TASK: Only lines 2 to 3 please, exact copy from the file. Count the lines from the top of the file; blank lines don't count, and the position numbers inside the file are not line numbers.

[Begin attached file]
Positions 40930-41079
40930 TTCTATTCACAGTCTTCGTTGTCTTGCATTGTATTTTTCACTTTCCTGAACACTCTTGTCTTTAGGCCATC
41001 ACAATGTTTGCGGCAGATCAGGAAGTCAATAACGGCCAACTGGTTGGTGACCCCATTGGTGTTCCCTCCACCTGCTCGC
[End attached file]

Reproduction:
40930 TTCTATTCACAGTCTTCGTTGTCTTGCATTGTATTTTTCACTTTCCTGAACACTCTTGTCTTTAGGCCATC
41001 ACAATGTTTGCGGCAGATCAGGAAGTCAATAACGGCCAACTGGTTGGTGACCCCATTGGTGTTCCCTCCACCTGCTCGC